The investigation, conducted by the North Carolina Department of Health and Human Services on behalf of the Centers for Medicare and Medicaid, was a response to complaints directed against Blue Ridge Surgery Center located at 2308 Wesvill Court in Raleigh. Health officials conducted an on-site inspection from Jan. 30 to Feb.2.
"Our first priority is to protect the health and welfare of the patients," April Washington, a CMS spokeswoman, tells the ABC11 I-Team. "CMS and the North Carolina State Survey Agency are working together to ensure the safety of all patients in this facility."
According to the 36-page report, the investigation "resulted in the identification of an immediate jeopardy to the safety of patients as evidenced by a systematic failure to ensure thorough, accurate pre-procedure verification processes" that opened the door for the wrong surgeries to be performed. That includes the lack of site marks or review of relevant labeling of materials.
Specifically, the report cites three cases as evidence for CMS' conclusions:
- Medical records reviews found the "wrong procedure was checked" on a 9-year-old needing mouth surgery and there was a "wrong site surgery" performed. Interviews with inspectors revealed a surgeon technician recognized the problem from the start but she did not feel comfortable speaking up yet as a new employee. The doctor told investigators this was the first "wrong site surgery in 33 years of being a surgeon" and that "there was a perfect storm of distractions."
- While performing an eye procedure on a patient, a doctor injected an expired lens into the patient's eye. According to the report, staff in the room "failed to look at the expiration date because the patient was moving around and they were focused on the patient." Additionally, officials concluded staff "did not pay attention to detail." The report also notes there was no written policies or procedures for verifying expiration dates.
- A 19-year-old patient entered the Operating Room needing surgery on her left knee, but there was confusion in the way the room was set up, resulting in the wrong surgical incision. Though the "Safe Surgical Checklist" was checked and initialed, the post and tourniquet were placed on the right side. The O-R team then prepped and draped the right knee. Interviews with inspectors revealed that "speed seemed to be a priority" because it was "a very busy day" at Blue Ridge.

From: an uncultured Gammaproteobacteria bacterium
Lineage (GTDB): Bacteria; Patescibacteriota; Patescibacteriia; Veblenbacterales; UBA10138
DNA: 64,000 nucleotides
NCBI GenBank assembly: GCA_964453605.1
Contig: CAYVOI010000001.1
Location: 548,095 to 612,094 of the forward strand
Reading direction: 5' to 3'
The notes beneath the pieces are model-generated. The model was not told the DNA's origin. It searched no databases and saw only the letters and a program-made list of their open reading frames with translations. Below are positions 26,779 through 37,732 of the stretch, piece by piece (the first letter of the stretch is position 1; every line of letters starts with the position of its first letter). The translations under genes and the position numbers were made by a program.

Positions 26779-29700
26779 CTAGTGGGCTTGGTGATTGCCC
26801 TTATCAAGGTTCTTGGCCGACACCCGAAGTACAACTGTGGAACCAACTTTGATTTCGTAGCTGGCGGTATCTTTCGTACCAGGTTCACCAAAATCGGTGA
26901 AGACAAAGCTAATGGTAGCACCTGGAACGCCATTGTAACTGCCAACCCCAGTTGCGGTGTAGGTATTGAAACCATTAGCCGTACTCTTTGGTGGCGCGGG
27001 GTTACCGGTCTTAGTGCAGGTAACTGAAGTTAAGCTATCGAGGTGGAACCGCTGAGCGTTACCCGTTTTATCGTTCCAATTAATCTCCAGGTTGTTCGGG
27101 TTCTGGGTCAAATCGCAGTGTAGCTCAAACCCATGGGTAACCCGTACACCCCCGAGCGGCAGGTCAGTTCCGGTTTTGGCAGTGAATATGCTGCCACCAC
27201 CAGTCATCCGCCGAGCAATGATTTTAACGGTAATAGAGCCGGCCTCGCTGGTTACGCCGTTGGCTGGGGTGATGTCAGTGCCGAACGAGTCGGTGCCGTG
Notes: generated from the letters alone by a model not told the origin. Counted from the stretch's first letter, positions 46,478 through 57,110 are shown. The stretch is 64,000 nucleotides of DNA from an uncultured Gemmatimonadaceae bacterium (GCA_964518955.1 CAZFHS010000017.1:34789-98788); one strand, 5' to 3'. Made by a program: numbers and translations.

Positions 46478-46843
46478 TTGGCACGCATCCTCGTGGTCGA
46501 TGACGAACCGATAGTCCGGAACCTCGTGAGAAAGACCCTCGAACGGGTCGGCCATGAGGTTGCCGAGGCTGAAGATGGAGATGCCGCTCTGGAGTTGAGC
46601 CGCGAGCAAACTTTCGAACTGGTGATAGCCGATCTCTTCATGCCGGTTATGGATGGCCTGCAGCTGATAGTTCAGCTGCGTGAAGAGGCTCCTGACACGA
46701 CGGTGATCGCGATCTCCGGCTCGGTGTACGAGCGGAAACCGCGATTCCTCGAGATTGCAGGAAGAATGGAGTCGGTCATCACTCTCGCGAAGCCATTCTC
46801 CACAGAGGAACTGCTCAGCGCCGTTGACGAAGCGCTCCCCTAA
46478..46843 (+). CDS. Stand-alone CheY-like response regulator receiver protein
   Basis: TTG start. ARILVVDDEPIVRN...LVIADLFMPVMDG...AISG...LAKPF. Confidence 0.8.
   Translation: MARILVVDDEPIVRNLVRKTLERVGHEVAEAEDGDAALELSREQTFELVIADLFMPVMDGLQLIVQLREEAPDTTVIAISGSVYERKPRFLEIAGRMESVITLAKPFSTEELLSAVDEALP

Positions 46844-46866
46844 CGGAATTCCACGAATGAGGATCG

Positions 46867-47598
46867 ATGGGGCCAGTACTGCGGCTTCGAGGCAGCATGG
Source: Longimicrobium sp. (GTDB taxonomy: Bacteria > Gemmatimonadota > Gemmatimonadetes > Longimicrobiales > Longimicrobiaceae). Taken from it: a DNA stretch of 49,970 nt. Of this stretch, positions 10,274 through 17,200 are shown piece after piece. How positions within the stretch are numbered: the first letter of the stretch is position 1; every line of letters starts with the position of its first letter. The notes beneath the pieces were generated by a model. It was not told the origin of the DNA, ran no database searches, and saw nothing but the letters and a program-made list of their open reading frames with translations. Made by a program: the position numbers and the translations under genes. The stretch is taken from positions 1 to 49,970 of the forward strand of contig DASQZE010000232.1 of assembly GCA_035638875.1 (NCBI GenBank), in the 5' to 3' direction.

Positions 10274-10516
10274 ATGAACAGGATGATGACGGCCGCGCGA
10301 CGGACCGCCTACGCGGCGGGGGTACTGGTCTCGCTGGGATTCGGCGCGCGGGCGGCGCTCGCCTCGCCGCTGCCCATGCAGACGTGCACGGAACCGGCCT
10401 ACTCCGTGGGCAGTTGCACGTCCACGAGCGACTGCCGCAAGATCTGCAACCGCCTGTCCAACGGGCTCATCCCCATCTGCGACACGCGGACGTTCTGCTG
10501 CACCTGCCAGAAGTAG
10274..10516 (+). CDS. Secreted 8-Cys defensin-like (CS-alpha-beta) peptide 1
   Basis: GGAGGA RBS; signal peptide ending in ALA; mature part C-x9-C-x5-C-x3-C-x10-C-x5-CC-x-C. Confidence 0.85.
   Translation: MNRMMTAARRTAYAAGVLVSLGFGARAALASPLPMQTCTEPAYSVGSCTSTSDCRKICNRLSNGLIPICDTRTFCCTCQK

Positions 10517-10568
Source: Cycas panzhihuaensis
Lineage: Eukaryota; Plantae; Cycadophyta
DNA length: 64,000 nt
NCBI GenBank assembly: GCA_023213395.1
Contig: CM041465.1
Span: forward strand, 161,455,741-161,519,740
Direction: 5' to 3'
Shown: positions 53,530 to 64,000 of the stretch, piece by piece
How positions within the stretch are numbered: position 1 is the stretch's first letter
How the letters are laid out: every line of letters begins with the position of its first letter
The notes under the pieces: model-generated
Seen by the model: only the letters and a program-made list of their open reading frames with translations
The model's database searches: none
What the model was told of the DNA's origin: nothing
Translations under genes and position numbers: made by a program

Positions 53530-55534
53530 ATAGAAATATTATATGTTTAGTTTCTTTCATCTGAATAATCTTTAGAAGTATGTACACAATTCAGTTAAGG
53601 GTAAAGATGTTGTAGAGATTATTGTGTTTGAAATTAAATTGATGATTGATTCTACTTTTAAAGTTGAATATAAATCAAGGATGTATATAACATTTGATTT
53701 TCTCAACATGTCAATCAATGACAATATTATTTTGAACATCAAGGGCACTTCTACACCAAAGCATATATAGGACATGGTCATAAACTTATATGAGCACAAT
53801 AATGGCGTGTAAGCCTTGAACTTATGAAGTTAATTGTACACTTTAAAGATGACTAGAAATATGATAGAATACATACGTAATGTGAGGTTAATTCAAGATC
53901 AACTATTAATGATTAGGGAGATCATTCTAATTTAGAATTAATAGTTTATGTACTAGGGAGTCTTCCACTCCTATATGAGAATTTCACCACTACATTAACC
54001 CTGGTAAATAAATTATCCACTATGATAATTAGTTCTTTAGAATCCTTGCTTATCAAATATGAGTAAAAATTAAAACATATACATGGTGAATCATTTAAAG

In its assessment, health officials concluded that the following federal Conditions for Coverage were not met:
42 CFR 416.41 Governing Body and Management
42 CFR 416.42 Surgical Services
42 CFR 416.43 Quality Assessment and Performance Improvement
After the report was submitted on February 2nd, CMS gave Blue Ridge managers until March 10th to submit a plan of action to improve procedures and protocols in order to rescind the "Immediate Jeopardy" classification.
The CMS website shows a notice posted March 15th that in fact rescinds that original order.
RELATED" Feb. 7 NCDHHS letter to Healthsouth Blue Ridge Surgery (.pdf)
RELATED: Feb. 15 CMS letter to Healthsouth Blue Ridge Surgery (.pdf)
According to Washington, Blue Ridge submitted a "plan of correction" that was approved. Health inspectors must return for follow-up compliance check within 23 days of the IJ's retraction, which is April 2nd.
"Our top priority is the health, care and safety of our patients, said Kathy Leibl, Blue Ridge Surgery Center's Administrator, in a statement to the I-Team. "We work hard to ensure that all aspects of our operations are in compliance with all applicable laws and regulations. We are a certified provider of services under the Medicare program and are accredited by The Joint Commission, which accredits and certifies nearly 21,000 health care organizations and programs in the United States."